US tribes get bison to reconnect with the animal
A new herd will restore a spiritual and physical connection that was severed two centuries ago when bison were nearly wiped out.
golden, color • Dozens of bison from a mountain park outside of Denver were brought to several Great Plains tribes on Wednesday in the latest example of Native Americans reclaiming responsibility for animals their ancestors lived alongside for millennia.
After ceremonial drumming and singing, and a tribute to the tribes that once inhabited the surrounding countryside, the bison were loaded onto trucks for transport to tribal lands.
About half a dozen Colorado animals will form the core of a new herd for the Yuchi people south of Tulsa, Oklahoma, said Richard Grounds of the Yuchi Language Project.
The herd will expand over time to restore a spiritual and physical bond that was severed two centuries ago when bison were nearly wiped out and the yuchi were driven from their homeland, Grounds said.
He likened the return of the stocky animals to the revival of the Yuchi language – saying both the language and the bison are inseparable from the land. Bison are “the original stewards” of this land, he said.
“We lost that connection to the buffalo, that physical connection, as part of the colonial onslaught,” Grounds said. “So we’re saying we Yuchi are still here and the buffalo are still here and it’s important to reestablish and restore those relationships with the land, the animals and the plants.”
The transfers also included 17 bison to the northern Arapaho tribe and 12 to the eastern Shoshone tribe — both from Wyoming — and one animal to the Tall Bull Memorial Council, which has members from different tribes, city officials said.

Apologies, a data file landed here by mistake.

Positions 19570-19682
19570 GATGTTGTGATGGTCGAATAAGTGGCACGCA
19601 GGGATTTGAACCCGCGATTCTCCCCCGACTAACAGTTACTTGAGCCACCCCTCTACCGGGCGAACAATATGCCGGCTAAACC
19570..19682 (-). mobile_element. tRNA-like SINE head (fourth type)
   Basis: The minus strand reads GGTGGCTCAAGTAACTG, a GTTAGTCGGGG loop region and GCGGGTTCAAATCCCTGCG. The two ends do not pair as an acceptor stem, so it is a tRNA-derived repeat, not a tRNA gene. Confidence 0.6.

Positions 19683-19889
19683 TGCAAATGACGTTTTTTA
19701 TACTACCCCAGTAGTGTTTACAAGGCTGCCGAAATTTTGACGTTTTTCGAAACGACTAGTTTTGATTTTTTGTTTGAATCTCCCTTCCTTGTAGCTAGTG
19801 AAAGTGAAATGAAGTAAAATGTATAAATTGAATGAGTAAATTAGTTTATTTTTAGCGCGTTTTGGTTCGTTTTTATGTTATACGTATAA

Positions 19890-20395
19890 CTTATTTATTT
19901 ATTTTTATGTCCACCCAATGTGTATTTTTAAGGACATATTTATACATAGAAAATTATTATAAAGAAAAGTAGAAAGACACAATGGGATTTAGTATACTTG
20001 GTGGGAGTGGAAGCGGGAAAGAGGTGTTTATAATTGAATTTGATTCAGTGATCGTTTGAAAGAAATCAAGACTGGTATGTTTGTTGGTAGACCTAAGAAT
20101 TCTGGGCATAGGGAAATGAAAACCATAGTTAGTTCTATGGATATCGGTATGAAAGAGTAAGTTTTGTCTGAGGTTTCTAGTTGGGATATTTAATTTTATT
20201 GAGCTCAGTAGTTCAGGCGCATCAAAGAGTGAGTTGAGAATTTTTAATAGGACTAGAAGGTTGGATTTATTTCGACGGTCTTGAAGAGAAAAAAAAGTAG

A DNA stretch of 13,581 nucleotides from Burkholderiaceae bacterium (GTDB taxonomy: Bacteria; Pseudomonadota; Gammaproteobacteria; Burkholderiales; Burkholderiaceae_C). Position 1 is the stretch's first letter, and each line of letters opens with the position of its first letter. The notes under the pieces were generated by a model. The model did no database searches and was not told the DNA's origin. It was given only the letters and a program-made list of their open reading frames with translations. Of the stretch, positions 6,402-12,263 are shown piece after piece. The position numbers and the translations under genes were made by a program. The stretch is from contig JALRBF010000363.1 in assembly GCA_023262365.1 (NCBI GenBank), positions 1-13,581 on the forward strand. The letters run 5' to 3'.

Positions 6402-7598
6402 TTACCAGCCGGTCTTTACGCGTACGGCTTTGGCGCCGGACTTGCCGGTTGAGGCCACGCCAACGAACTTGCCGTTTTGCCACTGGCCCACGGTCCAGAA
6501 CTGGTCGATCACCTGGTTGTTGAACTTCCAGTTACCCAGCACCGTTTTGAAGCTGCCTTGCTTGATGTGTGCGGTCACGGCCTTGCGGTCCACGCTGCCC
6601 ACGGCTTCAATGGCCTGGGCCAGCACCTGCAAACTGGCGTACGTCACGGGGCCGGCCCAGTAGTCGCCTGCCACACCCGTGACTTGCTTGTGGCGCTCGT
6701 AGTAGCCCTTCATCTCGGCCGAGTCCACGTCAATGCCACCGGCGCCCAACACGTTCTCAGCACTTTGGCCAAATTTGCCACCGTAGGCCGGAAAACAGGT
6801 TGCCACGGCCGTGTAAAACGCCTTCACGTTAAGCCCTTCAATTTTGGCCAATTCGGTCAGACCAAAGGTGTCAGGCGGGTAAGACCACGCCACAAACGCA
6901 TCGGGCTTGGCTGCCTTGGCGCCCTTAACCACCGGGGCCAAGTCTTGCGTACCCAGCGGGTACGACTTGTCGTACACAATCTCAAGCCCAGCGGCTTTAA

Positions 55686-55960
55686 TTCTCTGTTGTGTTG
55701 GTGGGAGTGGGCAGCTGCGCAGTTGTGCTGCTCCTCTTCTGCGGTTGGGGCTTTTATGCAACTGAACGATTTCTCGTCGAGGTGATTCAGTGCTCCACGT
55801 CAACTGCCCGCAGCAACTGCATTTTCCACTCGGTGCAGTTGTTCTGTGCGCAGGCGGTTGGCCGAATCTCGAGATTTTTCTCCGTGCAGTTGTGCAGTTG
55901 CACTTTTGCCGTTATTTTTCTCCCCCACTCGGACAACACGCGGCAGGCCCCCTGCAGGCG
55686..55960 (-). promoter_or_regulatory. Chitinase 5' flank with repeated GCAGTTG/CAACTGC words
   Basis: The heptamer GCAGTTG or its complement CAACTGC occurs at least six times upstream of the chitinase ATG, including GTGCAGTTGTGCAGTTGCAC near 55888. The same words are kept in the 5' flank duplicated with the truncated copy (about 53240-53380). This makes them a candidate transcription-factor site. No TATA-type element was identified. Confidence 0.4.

Wednesday’s move came two weeks after US Secretary of the Interior Deb Haaland issued a bison protection order that would further increase the number of large herds on Native American lands. Haaland also announced $25 million to establish new herds, move more bison from federal to tribal areas and forge new bison management agreements with tribes, officials said.
American bison, also known as buffalo, nearly became extinct in the 1880s but have never recovered from most of the grasslands they once occupied.
In the US, 82 tribes now have more than 20,000 bison, and the number of herds on tribal lands has been growing in recent years. Animals have been transferred to reservations by other tribes, by federal, state, and local governments, and by private ranches.
Tens of millions of bison once roamed North America until they were almost entirely killed by white settlers, commercial hunters, and US troops. Their demise devastated Native American tribes across the continent, who relied on bison and their parts for food, clothing, and shelter.
The animals handed over to the tribes on Wednesday are descended from the last remnants of the large herds. They were cared for by the Denver Zoo and kept in a city park before being moved to the foothills west of Denver in 1914.
Surplus animals from the city’s herd were auctioned off for many years, but in recent years city officials began giving them to tribes instead, said Scott Gilmore, deputy general manager of Denver Parks and Recreation.
Gilmore said the land recognition statement, which was read aloud during Wednesday’s ceremony, underscores the area’s historical importance to the Cheyenne, Arapaho, Ute and dozens of other tribes that once inhabited the area. But he added these are just “words on a piece of paper”.
“We are putting these words into action for the indigenous people. Buffalo are part of the country, they’re part of their family,” Gilmore said. “They bring their family members back to their ancestral homes.”
To date, 85 Denver bison have been donated to tribes and tribal organizations. City officials said deliveries would continue through 2030.
https://www.sltrib.com/news/nation-world/2023/03/18/us-tribes-get-bison-they-seek/ US tribes get bison to reconnect with the animal